Lord Cuthbert was completely absorbed in his rehearsed speech, which left her free to return to her contemplation of the events that had led to his presence in her parlor.
Discreetly counting the winged cherubs that inhabited the plaster ceiling in force, Lucinda begrudgingly admitted that Lord Northrup had not precisely worn Amelia down. Not exactly. That was to say, not at all. On the day the two met it was as if the heavens echoed with the cries of angels—and Cupid himself nearly collapsed from the joy of uniting such a pair.
Uncharitable and unkind, Lucinda mentally chided herself. She adored Amelia as though she were her own sister. To be unhappy over her newfound marital bliss would be inexcusable. And in all honesty, Lucinda was pleased for her friend. It was just that they had both been so convinced that love was a ruse, invented to keep the poets out of trouble. And now one had only to look upon Amelia and her new husband to know that they’d been utterly wrong.
But the real difficulty was that—London being London— Amelia’s blissful state meant that the entirety of polite society assumed Lucinda would follow suit and be felled by love as well.
Frankly, Lucinda found the whole thing somewhat alarming.
And Amelia was no help. Utterly smitten and convinced Lucinda should share her happiness, she had done nothing to defend her friend and dispel the ton’s false assumption. On the contrary, she’d worked feverishly to provide every opportunity for Lucinda to achieve an equally sublime level of bliss. And after countless prospects, all of which had been met with what could be politely called mild disappointment on Lucinda’s part, Amelia had grown desperate.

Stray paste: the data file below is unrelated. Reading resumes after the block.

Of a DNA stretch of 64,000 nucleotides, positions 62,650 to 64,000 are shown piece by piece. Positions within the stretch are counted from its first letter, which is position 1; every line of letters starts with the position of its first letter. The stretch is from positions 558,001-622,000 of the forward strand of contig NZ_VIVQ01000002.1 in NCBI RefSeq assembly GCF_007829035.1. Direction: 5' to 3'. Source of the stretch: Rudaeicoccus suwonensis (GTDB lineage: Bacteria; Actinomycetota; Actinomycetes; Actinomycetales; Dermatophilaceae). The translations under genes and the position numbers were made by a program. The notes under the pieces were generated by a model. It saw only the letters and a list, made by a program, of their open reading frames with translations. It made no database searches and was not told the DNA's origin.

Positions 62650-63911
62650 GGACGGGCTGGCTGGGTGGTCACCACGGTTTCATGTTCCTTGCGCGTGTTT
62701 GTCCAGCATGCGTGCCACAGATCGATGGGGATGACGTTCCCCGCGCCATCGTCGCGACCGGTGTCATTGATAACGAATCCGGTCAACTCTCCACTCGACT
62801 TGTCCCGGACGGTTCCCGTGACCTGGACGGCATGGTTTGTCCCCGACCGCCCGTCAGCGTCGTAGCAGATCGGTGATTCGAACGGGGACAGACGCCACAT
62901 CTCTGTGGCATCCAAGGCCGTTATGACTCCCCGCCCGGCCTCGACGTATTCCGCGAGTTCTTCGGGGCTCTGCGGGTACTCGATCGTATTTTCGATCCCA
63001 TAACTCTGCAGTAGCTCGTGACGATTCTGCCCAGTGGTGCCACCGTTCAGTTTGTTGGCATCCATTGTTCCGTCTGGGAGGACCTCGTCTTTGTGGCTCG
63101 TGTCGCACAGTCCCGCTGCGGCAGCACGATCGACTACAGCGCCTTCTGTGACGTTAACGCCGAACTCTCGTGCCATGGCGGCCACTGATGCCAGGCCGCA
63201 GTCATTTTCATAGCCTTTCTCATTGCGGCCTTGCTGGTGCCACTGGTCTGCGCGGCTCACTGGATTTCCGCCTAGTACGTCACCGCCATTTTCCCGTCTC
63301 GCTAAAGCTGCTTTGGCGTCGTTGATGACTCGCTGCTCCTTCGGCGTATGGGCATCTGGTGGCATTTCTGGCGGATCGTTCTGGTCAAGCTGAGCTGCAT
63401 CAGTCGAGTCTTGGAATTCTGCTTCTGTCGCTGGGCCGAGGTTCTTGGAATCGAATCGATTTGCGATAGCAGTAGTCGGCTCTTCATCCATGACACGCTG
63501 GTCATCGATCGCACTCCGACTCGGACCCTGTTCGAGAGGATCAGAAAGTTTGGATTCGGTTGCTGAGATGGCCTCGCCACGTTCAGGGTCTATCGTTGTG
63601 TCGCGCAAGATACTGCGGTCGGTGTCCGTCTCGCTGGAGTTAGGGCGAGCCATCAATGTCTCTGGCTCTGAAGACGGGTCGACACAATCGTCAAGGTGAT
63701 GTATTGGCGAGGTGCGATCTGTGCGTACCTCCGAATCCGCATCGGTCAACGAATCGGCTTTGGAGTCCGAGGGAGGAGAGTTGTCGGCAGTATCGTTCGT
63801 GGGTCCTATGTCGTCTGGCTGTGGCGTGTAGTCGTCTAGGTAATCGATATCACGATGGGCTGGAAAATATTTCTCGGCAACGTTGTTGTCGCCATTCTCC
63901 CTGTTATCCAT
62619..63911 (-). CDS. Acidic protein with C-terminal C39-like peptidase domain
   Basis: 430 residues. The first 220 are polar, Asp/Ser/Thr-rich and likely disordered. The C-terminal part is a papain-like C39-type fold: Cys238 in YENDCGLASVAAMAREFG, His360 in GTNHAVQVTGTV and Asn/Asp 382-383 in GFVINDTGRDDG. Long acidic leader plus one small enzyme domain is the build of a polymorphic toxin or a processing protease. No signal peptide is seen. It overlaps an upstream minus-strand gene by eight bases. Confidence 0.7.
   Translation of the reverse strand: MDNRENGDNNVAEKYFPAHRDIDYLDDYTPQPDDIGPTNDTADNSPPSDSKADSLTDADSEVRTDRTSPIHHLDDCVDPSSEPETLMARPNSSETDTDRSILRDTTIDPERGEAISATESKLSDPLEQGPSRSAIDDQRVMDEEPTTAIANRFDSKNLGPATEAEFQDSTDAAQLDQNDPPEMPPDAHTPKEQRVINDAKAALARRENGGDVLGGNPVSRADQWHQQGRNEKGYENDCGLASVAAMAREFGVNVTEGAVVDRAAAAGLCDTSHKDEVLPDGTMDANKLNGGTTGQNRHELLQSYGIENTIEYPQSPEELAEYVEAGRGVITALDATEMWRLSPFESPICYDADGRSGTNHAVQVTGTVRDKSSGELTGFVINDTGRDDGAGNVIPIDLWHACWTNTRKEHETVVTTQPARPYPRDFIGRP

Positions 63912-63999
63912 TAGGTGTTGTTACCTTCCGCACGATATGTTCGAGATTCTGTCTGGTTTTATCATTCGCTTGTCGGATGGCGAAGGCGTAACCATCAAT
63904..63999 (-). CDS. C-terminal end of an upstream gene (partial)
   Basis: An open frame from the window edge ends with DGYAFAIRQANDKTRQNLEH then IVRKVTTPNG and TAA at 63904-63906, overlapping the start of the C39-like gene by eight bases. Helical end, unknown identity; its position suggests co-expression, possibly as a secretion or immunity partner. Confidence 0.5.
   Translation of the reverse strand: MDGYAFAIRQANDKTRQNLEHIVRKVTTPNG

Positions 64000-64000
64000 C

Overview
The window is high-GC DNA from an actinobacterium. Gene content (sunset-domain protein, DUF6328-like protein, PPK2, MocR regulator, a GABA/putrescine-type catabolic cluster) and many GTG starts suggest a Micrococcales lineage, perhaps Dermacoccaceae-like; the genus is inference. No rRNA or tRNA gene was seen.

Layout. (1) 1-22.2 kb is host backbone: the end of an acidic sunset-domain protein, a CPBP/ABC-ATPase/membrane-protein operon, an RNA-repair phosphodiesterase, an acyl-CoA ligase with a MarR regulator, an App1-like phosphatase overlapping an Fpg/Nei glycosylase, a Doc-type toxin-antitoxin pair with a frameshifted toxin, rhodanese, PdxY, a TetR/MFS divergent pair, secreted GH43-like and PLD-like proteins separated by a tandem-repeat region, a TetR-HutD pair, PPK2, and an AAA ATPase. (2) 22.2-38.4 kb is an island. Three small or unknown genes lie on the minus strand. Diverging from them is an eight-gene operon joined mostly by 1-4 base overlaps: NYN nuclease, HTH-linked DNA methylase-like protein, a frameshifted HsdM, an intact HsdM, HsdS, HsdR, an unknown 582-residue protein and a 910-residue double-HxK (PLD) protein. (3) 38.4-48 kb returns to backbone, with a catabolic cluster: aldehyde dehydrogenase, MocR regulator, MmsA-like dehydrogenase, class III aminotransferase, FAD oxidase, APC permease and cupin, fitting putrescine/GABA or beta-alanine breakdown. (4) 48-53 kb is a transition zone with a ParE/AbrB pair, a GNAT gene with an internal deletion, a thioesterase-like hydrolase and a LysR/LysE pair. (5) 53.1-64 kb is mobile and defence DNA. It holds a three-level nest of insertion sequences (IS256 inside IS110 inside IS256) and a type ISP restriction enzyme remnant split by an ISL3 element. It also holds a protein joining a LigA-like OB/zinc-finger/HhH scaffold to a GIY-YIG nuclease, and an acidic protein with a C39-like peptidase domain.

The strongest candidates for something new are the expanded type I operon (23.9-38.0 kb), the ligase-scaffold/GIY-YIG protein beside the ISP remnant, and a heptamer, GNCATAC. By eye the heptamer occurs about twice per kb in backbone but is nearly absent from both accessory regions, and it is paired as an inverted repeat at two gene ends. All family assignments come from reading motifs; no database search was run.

Which was how Lucinda had arrived at this moment with Lord Cuthbert, forced by good manners to endure his declaration of undying affection.
Cuthbert’s patting of his mud brown hair into place pulled Lucinda from her thoughts. Clearing his throat with theatrical emphasis, he continued his attempts at poetic flattery. “Lady Lucinda, your eyes are, to be sure, the bluest of blues that I’ve ever encountered. Truly, without a doubt.”
She stared at him. She did not know what to say.
He blinked. “Quite blue. Really, truly very blue.”
And in that moment, Lucinda realized that there was only so much a lady of reasonable intelligence could be expected to endure.
“My lord,” she began, rising from the settee and smoothing the fine lawn skirt of her morning gown, “I fear our time together is at an end.”